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James Parker looks at the barriers to the use of timber in the UK

Until recently, there was a growing movement in the UK to build tall buildings using timber.

There are ancient Chinese timber pagodas which are many storeys high, but going tall with timber is something the western world has struggled to embrace, despite the abundant timber natural resources, and structural benefits of timber.

There are two key reasons, firstly the 20th century dominance of concrete and steel, and secondly, fire.

And Grenfell Tower obviously only further increased the focus on fire risk when it comes to constructing tall buildings.

Surely we need a national, exhaustively rigorous testing programme to clear this up.

James Parker James Parker Editor of Housebuilder & Property Developer

A blunt response

The Government reacted in what some might say was a blunt fashion following the Hackitt report, banning all ‘combustible’ materials in the external walls of newly constructed towers over 18 metres.

While Grenfell was undoubtedly a tragedy, whether or not simply banning materials which can burn – rather than immediately putting the focus on issues around Building Regulations – is the best way forward, is up for debate.

As many timber aficionados will tell you, timber is a suitable material for constructing multi-storey buildings, and several recent projects have shown it’s being tested to greater limits structurally than ever before.

Cross laminated

In Norway – Voll Arkitekter’s 85.4 metre, 18-storey tower in Brumunddal has just been named the world’s tallest timber building.

Mjøstårnet is a mixed use resi, hotel and office scheme, and shows what can be done, albeit in a country full of forests and already well used to large-scale timber building.

It’s made of big glulam trusses, with a CLT (cross laminated timber) core, including lifts and stairs.

The project took the title from a student accommodation building in Vancouver called Brock Commons Tallwood House; this was a ground-breaking timber structure at 53 metres, but had a concrete core.

The UK has also been pushing the envelope, with Waugh Thistleton architects’ Dalston Works claiming the title of the world’s largest CLT building (in terms of floor area) in 2017. Stadhaus in Hackney – a hotbed of CLT adoption – was the first tall all-CLT apartment block, in 2009.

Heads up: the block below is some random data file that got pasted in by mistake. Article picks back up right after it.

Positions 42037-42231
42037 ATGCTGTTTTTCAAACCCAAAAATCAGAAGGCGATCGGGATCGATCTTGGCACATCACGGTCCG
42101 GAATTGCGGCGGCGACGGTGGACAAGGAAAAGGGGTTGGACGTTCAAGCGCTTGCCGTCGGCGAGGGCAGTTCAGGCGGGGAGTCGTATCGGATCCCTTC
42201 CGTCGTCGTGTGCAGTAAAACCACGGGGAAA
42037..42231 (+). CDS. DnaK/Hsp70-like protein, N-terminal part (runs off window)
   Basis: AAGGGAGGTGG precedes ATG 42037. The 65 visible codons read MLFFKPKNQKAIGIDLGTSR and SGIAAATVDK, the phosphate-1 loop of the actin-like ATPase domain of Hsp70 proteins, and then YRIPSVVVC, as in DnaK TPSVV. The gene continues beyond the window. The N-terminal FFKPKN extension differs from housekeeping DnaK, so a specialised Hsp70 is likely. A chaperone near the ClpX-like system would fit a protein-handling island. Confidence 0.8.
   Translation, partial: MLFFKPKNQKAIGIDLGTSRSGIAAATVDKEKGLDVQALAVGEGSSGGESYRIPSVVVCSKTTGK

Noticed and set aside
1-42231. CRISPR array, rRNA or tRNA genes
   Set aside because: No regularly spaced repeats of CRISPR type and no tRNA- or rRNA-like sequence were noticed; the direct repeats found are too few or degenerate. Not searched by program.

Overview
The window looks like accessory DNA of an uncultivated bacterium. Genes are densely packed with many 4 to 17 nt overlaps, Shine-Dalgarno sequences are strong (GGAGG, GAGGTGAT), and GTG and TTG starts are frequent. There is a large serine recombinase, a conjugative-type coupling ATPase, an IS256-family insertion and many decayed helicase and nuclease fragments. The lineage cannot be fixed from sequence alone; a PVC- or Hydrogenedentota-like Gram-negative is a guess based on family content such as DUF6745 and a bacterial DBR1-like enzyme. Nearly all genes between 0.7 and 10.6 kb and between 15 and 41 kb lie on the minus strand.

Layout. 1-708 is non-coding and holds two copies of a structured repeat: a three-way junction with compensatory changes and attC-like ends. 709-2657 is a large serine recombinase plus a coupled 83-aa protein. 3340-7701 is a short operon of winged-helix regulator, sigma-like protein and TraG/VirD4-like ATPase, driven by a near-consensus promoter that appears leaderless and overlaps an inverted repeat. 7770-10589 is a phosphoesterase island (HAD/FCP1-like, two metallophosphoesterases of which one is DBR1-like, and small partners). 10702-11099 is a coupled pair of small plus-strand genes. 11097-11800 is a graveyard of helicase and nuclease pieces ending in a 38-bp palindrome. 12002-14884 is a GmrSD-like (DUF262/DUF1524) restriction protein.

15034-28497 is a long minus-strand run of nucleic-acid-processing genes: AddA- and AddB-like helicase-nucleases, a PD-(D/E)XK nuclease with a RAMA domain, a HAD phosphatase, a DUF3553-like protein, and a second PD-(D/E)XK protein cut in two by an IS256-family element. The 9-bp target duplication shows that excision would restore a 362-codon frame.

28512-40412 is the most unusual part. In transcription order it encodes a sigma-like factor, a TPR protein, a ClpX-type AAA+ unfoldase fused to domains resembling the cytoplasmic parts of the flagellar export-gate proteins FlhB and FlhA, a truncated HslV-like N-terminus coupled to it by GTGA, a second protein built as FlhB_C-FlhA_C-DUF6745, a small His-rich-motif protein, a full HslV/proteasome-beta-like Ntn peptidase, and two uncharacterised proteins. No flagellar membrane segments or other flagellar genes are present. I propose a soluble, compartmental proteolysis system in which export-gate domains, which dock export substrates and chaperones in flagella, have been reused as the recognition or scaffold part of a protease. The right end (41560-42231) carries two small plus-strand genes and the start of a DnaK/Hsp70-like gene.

Is this the end for timber?

Despite all this innovation, particularly in CLT, the Government’s actions seem to have heralded the end for timber in tall UK buildings.

The ban permits only materials with a Class A1 or A2 rating in the external wall – with a failure to explicitly exclude CLT, the move has been perceived to forbid its use in external walls.

This doesn’t mean to say that with the great modular, sustainability and wellness benefits timber offers, it can’t be used in sub-18 metres buildings all over the country, which includes a lot of potential resi, but the likelihood of it ascending to skyscraper level is certainly curtailed.

Is CLT a panacea?

CLT is great for modular housing application, which is why its been eagerly taken up by a range of organisations keen to innovate to deliver the housing numbers needed, evidenced in Legal and General and Swan Housing Group’s investment in modular housebuilding factories.

There are differing views on the sensitive issue of fire performance which has been thrown into starker relief since Grenfell, although no timber was used in its structure.

Some (including obviously on the ‘timber lobby’ side) believe the charring properties of the materials can actually make it safer than steel in certain cases.

Others believe that research exists to prove that CLT is not the panacea, even if only used on internal walls and floors.

Some form of national, exhaustively rigorous testing programme is surely now needed to clear this up.

Changing cities into forests

In the meantime, other countries are confidently heading skyward with timber buildings.

Japanese timber supplier Sumitomo Forestry is planning to showcase its product in an unprecedented way, with a proposal for a 350-metre skyscraper in Toyko, one metre for every year the company will have been in operation, by its completion in 2041.

While it would be a hybrid of steel and timber structurally, this would be a striking and perhaps even brave attempt to show what timber can do to “change cities into forests.”

James Parker is editor of Housebuilder and Developer